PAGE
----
I’m sure everyone who gives a damn about this knows about the deal inside out. Sky get coverage of all twenty races from next year, from Australia through to Brazil, and covering the new race in Austin, Texas. The BBC only get to show ten races, these including the season opener and finale, as well as the British Grand Prix. They will also show either full race re-runs or extended highlights several hours after the chequered flag on the ten races exclusive to Sky.
To those outside it should seem fine, however to watch content on Sky, you have to pay. And this on top of the enforced BBC license fee. For some, Sky isn’t an option, it just costs too much. And you can’t really argue about that, there is no alternative for what is a sizeable chunk of viewers of the current BBC audience.
But that isn’t my argument. I’m not here to discuss the inside and outside of the deal, I’m not here to defend the decision, I’m not even here to feel sympathy. All I’m saying is thank God F1 is going to Sky.
One of the first feelings I had when reading the reactions of people, is what right did Formula 1 have to be on terrestrial television? I’ll answer that for you, none. It isn’t part of the listed rights Group A sports mentioned in the 1996 Broadcasting Act. The Olympic Games, FIFA World Cup, and of course, the Rugby League Challenge Cup Final, all have to be aired on either the BBC, ITV, Channel 4 or 5. Formula 1 isn’t even mentioned in Group B, which forces highlights to be aired on the five channels (this list includes the Commonwealth Games and the Six Nations). Formula 1 is given no divine right to be on terrestrial television, it isn’t special, or any better than any other sport at the end of the day. Should Sky want to, they could easily just take it all away from the BBC. And I wouldn’t be surprised if the BBC happily accept.
I’d be glad to. For me, the BBC coverage, something which started so fresh and promising after years of dire we were subjected to from ITV, has become stale and repetitive. It is fraught by smug, poor, and downright annoying people glaring into the camera each week.
The coverage has few redeeming features. Martin Brundle stepped up this year to replace the ever unpopular Jonathan Legard, and has fitted into the role superbly alongside David Coulthard. Part of me is disappointed, if the rumours are true, that the duo won’t be able to continue and develop into their respective roles. There are few genuinely good commentary partnerships in the UK, this could have been one of them. Should David Croft and Brundle go off to Sky like reported, then I remain to be convinced. Both are fine individual commentators, but together I don’t feel convinced about it just yet.
I can’t yet believe how Eddie Jordan is still employed. Between reminding us how he discovered half of the current F1 field (that includes Narain Karthikeyan people), he offers up far too many cringeworthy moments that litter the coverage. Lee McKenzie has also failed to add to her one standard question in her interviews. I feel bitterly disappointed for her. (Cheap and poor, I know.)
Jake Humphrey has provided to be no better, especially after the announcement. His loyalty to the cause is admirable, but each little mention of the viewing figures and clear moments where he wants Formula 1 to have all 2012 races on the BBC have made him virtually unfollowable for me, at least.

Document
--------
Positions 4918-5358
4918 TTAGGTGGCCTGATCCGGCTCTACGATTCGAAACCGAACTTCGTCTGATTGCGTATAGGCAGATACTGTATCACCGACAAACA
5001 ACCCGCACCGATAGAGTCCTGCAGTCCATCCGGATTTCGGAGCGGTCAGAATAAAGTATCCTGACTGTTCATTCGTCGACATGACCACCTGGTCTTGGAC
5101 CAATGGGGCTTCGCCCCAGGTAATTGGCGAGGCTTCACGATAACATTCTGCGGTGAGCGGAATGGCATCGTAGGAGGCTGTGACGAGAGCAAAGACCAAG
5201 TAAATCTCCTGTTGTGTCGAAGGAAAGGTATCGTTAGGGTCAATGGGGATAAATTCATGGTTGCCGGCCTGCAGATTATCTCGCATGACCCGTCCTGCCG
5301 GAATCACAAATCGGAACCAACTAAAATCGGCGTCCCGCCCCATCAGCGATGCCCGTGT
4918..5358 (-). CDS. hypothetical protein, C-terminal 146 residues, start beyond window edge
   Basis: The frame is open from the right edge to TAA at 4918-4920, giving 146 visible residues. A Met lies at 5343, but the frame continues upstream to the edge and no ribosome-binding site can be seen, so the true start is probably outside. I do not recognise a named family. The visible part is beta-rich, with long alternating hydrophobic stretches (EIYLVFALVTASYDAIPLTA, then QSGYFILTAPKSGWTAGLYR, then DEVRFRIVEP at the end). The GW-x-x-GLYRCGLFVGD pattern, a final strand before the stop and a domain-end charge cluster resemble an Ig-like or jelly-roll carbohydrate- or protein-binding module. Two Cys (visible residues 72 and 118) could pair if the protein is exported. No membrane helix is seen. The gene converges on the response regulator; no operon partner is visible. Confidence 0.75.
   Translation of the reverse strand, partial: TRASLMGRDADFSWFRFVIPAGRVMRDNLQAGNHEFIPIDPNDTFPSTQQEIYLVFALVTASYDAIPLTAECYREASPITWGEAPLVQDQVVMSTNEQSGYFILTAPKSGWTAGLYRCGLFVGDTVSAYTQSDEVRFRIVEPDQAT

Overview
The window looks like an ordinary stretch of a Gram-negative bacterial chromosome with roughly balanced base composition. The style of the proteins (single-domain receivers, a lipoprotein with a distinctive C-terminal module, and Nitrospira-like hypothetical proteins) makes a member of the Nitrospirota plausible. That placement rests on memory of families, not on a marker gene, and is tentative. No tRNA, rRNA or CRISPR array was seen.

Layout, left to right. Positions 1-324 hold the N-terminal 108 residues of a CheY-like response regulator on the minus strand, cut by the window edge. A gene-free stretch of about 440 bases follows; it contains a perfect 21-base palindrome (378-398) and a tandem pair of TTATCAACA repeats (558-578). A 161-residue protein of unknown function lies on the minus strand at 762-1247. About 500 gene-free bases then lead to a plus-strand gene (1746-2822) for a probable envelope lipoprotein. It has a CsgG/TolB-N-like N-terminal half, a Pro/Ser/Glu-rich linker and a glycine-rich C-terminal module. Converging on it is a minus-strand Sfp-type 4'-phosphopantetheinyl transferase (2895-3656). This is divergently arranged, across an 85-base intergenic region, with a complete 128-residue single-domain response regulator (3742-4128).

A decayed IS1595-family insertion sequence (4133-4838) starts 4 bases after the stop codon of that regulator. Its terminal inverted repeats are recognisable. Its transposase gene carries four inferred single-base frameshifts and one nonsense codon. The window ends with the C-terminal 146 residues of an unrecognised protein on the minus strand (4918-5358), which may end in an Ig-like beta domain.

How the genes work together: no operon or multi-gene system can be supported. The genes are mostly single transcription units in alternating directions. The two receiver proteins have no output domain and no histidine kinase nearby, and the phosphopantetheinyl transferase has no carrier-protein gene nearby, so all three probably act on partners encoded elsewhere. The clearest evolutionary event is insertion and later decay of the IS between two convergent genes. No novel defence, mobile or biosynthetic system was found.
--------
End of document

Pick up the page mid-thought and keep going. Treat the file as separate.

And realistically the only thing saving the BBC right now is the fact there is no ad breaks. Something which Sky promise to deliver when they air their first race. The BBC could have developed their coverage into something spectacular, something worth keeping. And while it is still much better than ITV ever achieved, it lacks the ambition of going further. Since 2009, very little has changed in terms of coverage and personnel, and I’m equally tired of hearing the tiresome voice of Christian Horner every race. In some regards the quality has gone down. At the 2010 Canadian Grand Prix, I remember Peter Sauber, who speaks poor English, doing a rare interview in the English language. I feel you wouldn’t get close to that now. I can’t pull myself to watch the coverage anymore, it isn’t worth it. Although this could be well down to my current view of Formula 1 at the moment, or at least qualifying. On purpose, instead of watching the qualifying for the Japanese Grand Prix, you could find me lying in bed dreaming about scoring the winning goal in the Europa League Final. Sort of.
With the BBC only getting ten races from next year, the coverage will only go downhill even further. The lack of drive, and the ‘talented’ Humphrey no doubt becoming one of the faces of the highly anticipated Olympic Games, and potentially other things, the last shred of decency is fading. The potential new commentators to replace Martin Brundle don’t sound so exciting. I’ve yet to see a favourable review of Leigh Diffey, who just sounds like a foreign Jonathan Legard.
I’m not going to say Sky is going to be perfect. It does cost to get the coverage to start off, and expected anchors and pundits are so far less than inspiring. But the potential is there, the same potential that the BBC had. If they do something similar to their shows in terms of rugby, an extra show to discuss events in more detail, then it will only be an improvement.
Yet Sky will throw money and effort into their coverage, something similar to what they do for the football, both codes of rugby, the cricket. Assumptions based on their over motorsport events are unfair, IndyCars and Speedway don’t attract the same audience, they don’t get the same money that F1 will get.
The BBC could have done so much with Formula 1, but it didn’t, and for me, it has left me very disillusioned with the coverage. Roll on Sky, I can’t wait to see what you can do.